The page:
Locating Pain in Breast Cancer Survivors Experiencing Dyspareunia A Randomized Controlled Trial

Department of Obstetrics & Gynecology, Oregon Health and Science University, Portland, Oregon, United States
Obstetrics and Gynecology (Impact Factor: 5.18). 05/2014; 123(6). DOI: 10.1097/AOG.0000000000000283
Source: PubMed


To locate sites of genital tenderness in breast cancer survivors not using estrogen who experience dyspareunia and to test the hypothesis that tenderness is limited to the vulvar vestibule rather than the vagina and is reversed by topical anesthetic.
Postmenopausal survivors of breast cancer with moderate and severe dyspareunia were recruited for an examination including randomization to a double-blind intervention using topical aqueous 4% lidocaine or normal saline for 3 minutes to the areas found to be tender. Comparisons of changes in patients' reported numerical rating scale values were made with the Wilcoxon rank-sum test with significance set at P<.05.
Forty-nine patients aged 37-69 years (mean 55.6±8.6 years) had a median coital pain score of 8 (interquartile range 7-9, scale 0-10). On examination, all women had tenderness in the vulvar vestibule (worst site 4 o'clock median 6, 4-7). In addition, one had significant vaginal mucosal tenderness and two had pelvic floor myalgia. All had vulvovaginal atrophy with 86% having no intravaginal discharge. Aqueous lidocaine 4% reduced the vestibular tenderness of all painful sites. For example, pain at the worst site changed from a median of 5 (4-7) to 0 (0-1) as compared with saline placebo, which changed the worst site score from 6 (4-7) to 4 (3-6) (P<.001). After lidocaine application, speculum placement was nontender in the 47 without either myalgia or vaginal mucosal tenderness.
In breast cancer survivors with dyspareunia, exquisite sensitivity was vestibular and reversible with aqueous lidocaine. Vaginal tenderness was rare despite severe atrophy.,, NCT01539317. LEVEL OF EVIDENCE:: I.

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Available from: Martha F Goetsch, Jan 17, 2015
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    ABSTRACT: Fibroblast strains were derived from 2 regions of the lower genital tract of localized provoked vulvodynia (LPV) cases and pain-free controls. Sixteen strains were derived from 4 cases and 4 controls, age and race matched, after presampling mechanical pain threshold assessments. Strains were challenged with 6 separate stimuli: live yeast species (Candida albicans, Candida glabrata, Candida tropicalis, and Saccharomyces cerevisiae), yeast extract (zymosan), or inactive vehicle. Production of prostaglandin E2 (PGE2) and interleukin 6 (IL-6) were proinflammatory response measures. Highest IL-6 and PGE2 occurred with vestibular strains after C albicans, C glabrata, and zymosan challenges, resulting in the ability to significantly predict IL-6 and PGE2 production by genital tract location. After C albicans and C glabrata challenge of all 16 fibroblast strains, adjusting for dual sampling of subjects, PGE2 and IL-6 production significantly predicted the presampling pain threshold from the genital tract site of sampling. At the same location of pain assessment and fibroblast sampling, in situ immunohistochemical (IHC)(+) fibroblasts for IL-6 and Cox-2 were quantified microscopically. The correlation between IL-6 production and IL-6 IHC(+) was statistically significant; however, biological significance is unknown because of the small number of IHC(+) IL-6 fibroblasts identified. A low fibroblast IL-6 IHC(+) count may result from most IL-6 produced by fibroblasts existing in a secreted extracellular state. Enhanced, site-specific, innate immune responsiveness to yeast pathogens by fibroblasts may be an early step in LPV pathogenesis. Fibroblast strain testing may offer an attractive and objective marker of LPV pathology in women with vulvodynia of inflammatory origin.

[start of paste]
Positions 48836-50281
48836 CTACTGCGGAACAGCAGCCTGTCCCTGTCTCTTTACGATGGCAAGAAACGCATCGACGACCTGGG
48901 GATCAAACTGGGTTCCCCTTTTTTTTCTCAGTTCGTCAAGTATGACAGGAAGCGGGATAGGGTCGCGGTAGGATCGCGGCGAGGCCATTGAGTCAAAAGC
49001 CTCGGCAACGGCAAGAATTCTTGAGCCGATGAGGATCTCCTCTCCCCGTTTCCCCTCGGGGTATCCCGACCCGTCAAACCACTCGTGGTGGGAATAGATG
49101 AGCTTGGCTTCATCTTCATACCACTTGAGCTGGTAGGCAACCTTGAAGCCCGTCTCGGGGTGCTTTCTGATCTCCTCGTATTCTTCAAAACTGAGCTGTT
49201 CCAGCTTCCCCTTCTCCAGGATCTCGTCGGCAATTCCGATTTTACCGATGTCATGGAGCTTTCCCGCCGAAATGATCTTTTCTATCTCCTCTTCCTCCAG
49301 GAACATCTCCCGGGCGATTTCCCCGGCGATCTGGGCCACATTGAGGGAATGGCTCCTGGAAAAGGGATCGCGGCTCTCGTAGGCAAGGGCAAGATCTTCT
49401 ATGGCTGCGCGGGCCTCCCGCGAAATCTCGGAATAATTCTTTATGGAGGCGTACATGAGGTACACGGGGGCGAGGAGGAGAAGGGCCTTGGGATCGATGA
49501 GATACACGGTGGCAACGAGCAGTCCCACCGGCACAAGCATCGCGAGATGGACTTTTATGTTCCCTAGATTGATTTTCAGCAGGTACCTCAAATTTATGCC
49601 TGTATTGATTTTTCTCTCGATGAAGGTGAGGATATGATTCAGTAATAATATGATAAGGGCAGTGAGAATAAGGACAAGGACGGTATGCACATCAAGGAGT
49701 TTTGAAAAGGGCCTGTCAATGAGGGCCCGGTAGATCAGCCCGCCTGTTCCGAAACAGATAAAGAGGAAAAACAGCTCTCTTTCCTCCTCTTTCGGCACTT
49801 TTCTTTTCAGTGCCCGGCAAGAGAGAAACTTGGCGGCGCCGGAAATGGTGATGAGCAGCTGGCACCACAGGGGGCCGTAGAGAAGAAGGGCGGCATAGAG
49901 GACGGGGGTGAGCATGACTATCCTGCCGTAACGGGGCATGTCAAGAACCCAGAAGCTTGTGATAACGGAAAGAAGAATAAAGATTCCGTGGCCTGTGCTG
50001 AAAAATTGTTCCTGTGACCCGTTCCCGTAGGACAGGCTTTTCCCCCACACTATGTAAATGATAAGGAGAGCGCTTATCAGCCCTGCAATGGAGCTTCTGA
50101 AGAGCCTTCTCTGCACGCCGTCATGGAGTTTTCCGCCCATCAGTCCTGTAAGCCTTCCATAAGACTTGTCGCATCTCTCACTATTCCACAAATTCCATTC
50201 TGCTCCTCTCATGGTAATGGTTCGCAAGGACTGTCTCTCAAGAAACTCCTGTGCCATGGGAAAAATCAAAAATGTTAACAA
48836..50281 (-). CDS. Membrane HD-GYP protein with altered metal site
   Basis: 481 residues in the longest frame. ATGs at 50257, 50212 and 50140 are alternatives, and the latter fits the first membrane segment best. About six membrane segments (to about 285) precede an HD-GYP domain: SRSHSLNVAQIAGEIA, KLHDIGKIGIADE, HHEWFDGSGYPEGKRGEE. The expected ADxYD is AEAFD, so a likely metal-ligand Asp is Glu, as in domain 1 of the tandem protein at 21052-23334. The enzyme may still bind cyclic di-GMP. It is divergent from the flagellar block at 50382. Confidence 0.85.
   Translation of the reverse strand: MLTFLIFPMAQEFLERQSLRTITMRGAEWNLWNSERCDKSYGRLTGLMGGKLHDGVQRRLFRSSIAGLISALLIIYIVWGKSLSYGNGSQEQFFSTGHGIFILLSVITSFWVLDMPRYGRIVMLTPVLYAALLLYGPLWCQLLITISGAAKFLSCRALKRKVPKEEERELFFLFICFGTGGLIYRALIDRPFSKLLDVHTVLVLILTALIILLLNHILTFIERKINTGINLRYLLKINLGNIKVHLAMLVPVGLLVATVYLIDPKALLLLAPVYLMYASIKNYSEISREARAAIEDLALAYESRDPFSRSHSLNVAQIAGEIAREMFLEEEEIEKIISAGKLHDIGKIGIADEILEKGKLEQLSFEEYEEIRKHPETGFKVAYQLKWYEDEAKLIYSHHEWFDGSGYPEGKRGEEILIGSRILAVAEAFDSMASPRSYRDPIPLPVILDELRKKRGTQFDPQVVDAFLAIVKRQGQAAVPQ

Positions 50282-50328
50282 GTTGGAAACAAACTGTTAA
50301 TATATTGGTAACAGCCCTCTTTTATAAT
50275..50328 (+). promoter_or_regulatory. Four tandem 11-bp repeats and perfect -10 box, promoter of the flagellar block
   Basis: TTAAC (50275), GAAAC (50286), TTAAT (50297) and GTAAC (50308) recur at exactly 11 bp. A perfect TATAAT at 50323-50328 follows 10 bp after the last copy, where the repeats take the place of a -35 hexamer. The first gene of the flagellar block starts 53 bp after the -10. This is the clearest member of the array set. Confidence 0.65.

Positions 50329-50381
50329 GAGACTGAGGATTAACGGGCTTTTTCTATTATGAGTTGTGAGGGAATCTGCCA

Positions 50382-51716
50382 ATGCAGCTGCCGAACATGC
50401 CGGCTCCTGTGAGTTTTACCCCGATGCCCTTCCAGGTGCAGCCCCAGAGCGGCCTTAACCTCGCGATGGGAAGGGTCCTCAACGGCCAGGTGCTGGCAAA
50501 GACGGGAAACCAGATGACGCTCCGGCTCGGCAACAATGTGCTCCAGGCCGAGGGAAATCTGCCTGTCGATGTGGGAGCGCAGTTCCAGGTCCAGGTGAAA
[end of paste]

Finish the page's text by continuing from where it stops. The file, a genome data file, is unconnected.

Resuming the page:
No preview · Article · Mar 2015 · Pain